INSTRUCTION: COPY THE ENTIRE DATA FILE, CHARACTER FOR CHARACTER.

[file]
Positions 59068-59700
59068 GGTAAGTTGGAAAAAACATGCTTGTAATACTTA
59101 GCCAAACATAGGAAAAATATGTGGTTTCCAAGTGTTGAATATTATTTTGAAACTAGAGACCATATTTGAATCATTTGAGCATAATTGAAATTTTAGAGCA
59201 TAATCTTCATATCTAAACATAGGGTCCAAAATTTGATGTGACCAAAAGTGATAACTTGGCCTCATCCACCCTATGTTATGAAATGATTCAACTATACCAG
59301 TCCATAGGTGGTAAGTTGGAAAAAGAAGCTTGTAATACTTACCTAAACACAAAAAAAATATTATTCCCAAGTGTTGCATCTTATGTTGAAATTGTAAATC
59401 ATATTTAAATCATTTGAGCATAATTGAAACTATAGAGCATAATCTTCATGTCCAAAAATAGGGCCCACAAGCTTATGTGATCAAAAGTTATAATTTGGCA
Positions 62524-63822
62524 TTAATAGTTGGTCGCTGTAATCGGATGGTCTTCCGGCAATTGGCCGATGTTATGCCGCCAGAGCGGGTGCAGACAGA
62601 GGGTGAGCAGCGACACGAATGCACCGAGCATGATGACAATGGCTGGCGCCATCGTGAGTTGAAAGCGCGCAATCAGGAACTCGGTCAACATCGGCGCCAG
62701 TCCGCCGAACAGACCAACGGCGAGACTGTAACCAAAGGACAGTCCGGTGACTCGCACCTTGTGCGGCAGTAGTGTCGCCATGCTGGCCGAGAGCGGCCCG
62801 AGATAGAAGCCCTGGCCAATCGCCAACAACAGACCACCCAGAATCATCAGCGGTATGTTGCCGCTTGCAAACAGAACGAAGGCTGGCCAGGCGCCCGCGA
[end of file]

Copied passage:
Positions 59068-59700
59068 GGTAAGTTGGAAAAAACATGCTTGTAATACTTA
59101 GCCAAACATAGGAAAAATATGTGGTTTCCAAGTGTTGAATATTATTTTGAAACTAGAGACCATATTTGAATCATTTGAGCATAATTGAAATTTTAGAGCA
59201 TAATCTTCATATCTAAACATAGGGTCCAAAATTTGATGTGACCAAAAGTGATAACTTGGCCTCATCCACCCTATGTTATGAAATGATTCAACTATACCAG
59301 TCCATAGGTGGTAAGTTGGAAAAAGAAGCTTGTAATACTTACCTAAACACAAAAAAAATATTATTCCCAAGTGTTGCATCTTATGTTGAAATTGTAAATC
59401 ATATTTAAATCATTTGAGCATAATTGAAACTATAGAGCATAATCTTCATGTCCAAAAATAGGGCCCACAAGCTTATGTGATCAAAAGTTATAATTTGGCA
Positions 62524-63822
62524 TTAATAGTTGGTCGCTGTAATCGGATGGTCTTCCGGCAATTGGCCGATGTTATGCCGCCAGAGCGGGTGCAGACAGA
62601 GGGTGAGCAGCGACACGAATGCACCGAGCATGATGACAATGGCTGGCGCCATCGTGAGTTGAAAGCGCGCAATCAGGAACTCGGTCAACATCGGCGCCAG
62701 TCCGCCGAACAGACCAACGGCGAGACTGTAACCAAAGGACAGTCCGGTGACTCGCACCTTGTGCGGCAGTAGTGTCGCCATGCTGGCCGAGAGCGGCCCG
62801 AGATAGAAGCCCTGGCCAATCGCCAACAACAGACCACCCAGAATCATCAGCGGTATGTTGCCGCTTGCAAACAGAACGAAGGCTGGCCAGGCGCCCGCGA